Three Irish novels on £25,000 Walter Scott Prize longlist

Christine Dwyer Hickey, Joseph O’Connor and Niall Williams up for historical fiction award

Historical novels about the electrification of rural Ireland, the marriage of the painter Edward Hopper and Bram Stoker’s theatre career have earned three Irish authors places on the Walter Scott Prize longlist.

This Is Happiness by Niall Williams, The Narrow Land by Christine Dwyer Hickey and Shadowplay by Joseph O’Connor are among 12 titles in contention for the prestigious historical fiction prize worth £25,000.

Shadowplay has already won the Novel of the Year Award at the An Post Irish Book Awards and was shortlisted for Costa Novel of the Year. The longlisting is another fillip for Dwyer Hickey, whose novel Tatty is Dublin’s One City One Book selection.

Also longlisted for The Offing is Benjamin Myers, who won the prize in 2018 for The Gallows Pole. The Long Take by Robin Robertson won last year. Sebastian Barry has won twice, for Days without End in 2017 and On Canaan’s Side in 2012.


The judges said: “In its 11th year, with more submissions than ever before, the 2020 Walter Scott Prize longlist reflects the energy and dynamism of modern historical fiction, a genre presenting authors with very particular challenges and delights. As always with our longlist, readers will find themselves in all kinds of places in all kinds of centuries, both in the company of familiar authors and hearing newer voices. It’s a privilege to bring these books to wider attention through the prize. So much to savour, so much to think about and, most importantly, so much to enjoy.”

First awarded in 2010, the Walter Scott Prize for Historical Fiction honours the inventor of the historical fiction genre, Sir Walter Scott, and is sponsored by the Duke and Duchess of Buccleuch. It is open to books published in the previous year in the UK, Ireland or the Commonwealth. Reflecting the subtitle of Scott’s most famous work Waverley: Tis 60 Years Since, the majority of the storyline must have taken place at least 60 years ago. A shortlist, usually of six books, will be announced at the beginning of April. The winner will be announced at the Baillie Gifford Borders Book Festival in Scotland on June 12th.

The judges are Katie Grant (chair), Elizabeth Buccleuch, James Holloway, Elizabeth Laird, James Naughtie and Kirsty Wark.

The longlist
THE NARROW LAND by Christine Dwyer Hickey (Atlantic)

Set in 1950s Cape Cod, the new novel by Dublin writer Christine Dwyer Hickey deals with the marriage of Jo and Edward Hopper, the renowned American painter.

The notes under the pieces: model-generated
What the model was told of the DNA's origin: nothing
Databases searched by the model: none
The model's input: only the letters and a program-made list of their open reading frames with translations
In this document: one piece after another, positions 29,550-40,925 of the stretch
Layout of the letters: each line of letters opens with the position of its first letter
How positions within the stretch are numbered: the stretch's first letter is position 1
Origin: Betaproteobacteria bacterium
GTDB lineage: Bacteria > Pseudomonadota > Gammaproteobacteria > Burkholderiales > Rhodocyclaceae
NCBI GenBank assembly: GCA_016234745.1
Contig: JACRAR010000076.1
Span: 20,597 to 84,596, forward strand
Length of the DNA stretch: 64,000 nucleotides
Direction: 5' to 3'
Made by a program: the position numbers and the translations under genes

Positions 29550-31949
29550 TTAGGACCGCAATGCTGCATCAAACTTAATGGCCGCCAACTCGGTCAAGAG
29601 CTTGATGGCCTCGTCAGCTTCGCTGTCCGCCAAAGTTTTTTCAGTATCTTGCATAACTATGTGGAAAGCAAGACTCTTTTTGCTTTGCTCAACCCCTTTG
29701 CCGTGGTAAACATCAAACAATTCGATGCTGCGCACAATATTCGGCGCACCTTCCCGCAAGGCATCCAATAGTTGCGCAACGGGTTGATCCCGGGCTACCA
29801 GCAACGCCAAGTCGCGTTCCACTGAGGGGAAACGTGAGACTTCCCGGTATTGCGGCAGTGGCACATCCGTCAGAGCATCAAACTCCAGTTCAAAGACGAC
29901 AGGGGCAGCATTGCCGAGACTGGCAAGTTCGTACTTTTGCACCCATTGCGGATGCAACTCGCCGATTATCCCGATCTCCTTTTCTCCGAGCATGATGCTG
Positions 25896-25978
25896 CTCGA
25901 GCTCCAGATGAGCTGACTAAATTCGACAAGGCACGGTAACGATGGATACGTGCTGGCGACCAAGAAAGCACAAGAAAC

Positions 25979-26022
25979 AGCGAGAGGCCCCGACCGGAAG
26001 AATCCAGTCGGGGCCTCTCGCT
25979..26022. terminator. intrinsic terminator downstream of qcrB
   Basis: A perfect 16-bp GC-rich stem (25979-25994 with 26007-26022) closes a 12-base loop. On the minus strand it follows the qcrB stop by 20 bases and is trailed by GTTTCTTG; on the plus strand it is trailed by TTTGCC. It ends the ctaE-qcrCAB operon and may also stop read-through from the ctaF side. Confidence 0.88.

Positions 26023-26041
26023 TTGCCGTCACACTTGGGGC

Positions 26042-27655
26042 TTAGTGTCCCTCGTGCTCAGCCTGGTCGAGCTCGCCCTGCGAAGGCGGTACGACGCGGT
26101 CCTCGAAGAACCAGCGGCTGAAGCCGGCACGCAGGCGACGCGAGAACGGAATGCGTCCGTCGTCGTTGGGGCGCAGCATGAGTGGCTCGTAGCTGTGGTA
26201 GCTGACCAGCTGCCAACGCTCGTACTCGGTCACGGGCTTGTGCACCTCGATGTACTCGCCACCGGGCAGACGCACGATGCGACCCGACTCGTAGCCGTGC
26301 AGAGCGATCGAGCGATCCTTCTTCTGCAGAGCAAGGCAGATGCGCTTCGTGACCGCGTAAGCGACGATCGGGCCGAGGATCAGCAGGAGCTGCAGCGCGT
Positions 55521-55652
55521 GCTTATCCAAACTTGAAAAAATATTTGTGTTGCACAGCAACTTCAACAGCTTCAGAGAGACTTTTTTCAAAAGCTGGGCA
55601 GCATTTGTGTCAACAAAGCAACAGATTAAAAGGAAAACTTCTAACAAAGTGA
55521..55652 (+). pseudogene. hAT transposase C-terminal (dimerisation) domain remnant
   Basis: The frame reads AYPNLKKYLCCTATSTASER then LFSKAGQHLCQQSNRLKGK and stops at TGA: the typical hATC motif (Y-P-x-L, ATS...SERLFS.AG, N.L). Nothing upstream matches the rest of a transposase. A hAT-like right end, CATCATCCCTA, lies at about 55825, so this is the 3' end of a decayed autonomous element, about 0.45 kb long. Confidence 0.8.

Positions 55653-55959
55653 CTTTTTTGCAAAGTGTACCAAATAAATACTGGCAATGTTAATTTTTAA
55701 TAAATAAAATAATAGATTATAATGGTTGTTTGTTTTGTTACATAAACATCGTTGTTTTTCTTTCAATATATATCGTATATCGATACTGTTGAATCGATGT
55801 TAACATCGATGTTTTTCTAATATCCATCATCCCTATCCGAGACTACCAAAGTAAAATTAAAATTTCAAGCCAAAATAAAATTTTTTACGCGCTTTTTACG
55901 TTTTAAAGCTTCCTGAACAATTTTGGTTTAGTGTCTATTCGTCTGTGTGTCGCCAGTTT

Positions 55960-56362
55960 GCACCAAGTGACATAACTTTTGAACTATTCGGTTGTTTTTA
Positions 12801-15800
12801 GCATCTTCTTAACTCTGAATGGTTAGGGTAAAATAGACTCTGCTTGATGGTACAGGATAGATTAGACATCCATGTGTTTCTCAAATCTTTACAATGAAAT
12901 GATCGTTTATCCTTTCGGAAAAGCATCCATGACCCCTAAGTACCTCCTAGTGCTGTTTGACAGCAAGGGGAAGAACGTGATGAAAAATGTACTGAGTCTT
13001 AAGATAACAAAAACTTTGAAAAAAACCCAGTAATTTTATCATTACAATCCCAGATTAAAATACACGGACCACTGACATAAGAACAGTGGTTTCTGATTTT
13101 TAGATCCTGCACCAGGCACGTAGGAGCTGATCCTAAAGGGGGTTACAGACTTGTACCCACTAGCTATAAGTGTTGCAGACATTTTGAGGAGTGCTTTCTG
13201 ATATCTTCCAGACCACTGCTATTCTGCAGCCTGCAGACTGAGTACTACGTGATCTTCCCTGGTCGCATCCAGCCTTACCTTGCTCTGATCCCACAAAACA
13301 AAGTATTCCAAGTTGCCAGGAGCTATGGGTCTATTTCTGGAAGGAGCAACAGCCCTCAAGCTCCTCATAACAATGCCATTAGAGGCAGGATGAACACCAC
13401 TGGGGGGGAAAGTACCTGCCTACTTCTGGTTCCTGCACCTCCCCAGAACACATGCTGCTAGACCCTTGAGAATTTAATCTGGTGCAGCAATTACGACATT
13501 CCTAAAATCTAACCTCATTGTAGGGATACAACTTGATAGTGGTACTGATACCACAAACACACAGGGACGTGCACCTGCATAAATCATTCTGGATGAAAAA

THE PARISIAN by Isabella Hammad (Jonathan Cape)
A sweeping love story that spans Palestine, France and Egypt in the first half of the 20th century and explores identity, family, East vs.West, war, love and betrayal.

HOW WE DISAPPEARED Jing-Jing Lee (OneWorld)
A sweeping epic which tells the heart-rending true story of Singapore's 'comfort women' during the Japanese occupation in the 1940s.

TO CALAIS, IN ORDINARY TIME by James Meek (Canongate)
The new novel about home, belonging, love and courage, set in the fourteenth century, from the Booker-shortlisted author of The People's Act of Love

THE OFFING by Benjamin Myers (Bloomsbury)
From the 2018 winner of the Walter Scott Prize, a powerful new novel about an unlikely friendship, set in the former smuggling village of Robin Hood's Bay in the aftermath of the Second World War.

THE WARLOW EXPERIMENT by Alix Nathan (Serpent's Tail)
Based on the bizarre true story of a man kept underground for seven years, this is a seductive tale of self-delusion and obsession.

SHADOWPLAY by Joseph O'Connor (Harvill Secker)
The new novel from bestselling author Joseph O'Connor is about Bram Stoker's intense relationships with the actors Henry Irving and Ellen Terry, while working together at the Lyceum Theatre, and the inspirations that led to the creation of Dracula.

THE REDEEMED by Tim Pears (Bloomsbury)
The final instalment in Tim Pears's spellbinding West Country Trilogy tells of love, exile and belonging in a world on the brink of change during the first World War.

A SIN OF OMISSION by Marguerite Poland (Penguin South Africa)
A searing account of the brutality of British colonialism in South Africa - as reflected in the life story of a small African boy adopted by the church in 1850, and raised to become a British-educated Anglican minister in the eastern Cape.

ONCE UPON A RIVER Diane Setterfield (Doubleday)
An exquisitely crafted multi-layered mystery set on the banks of the Thames, which is brimming with folklore, suspense and romance, as well as with the urgent scientific curiosity of the Darwinian age.

THIS IS HAPPINESS by Niall Williams (Bloomsbury)
Set during the electrification of rural Ireland, this novel is a tender portrait of a community - its idiosyncrasies and traditions, its paradoxes and kindnesses, its failures and triumphs - and a coming of age tale like no other.

THE HIDING GAME by Naomi Wood (Picador)
A suspenseful story of obsession against the tense political backdrop of Germany's Bauhaus art school.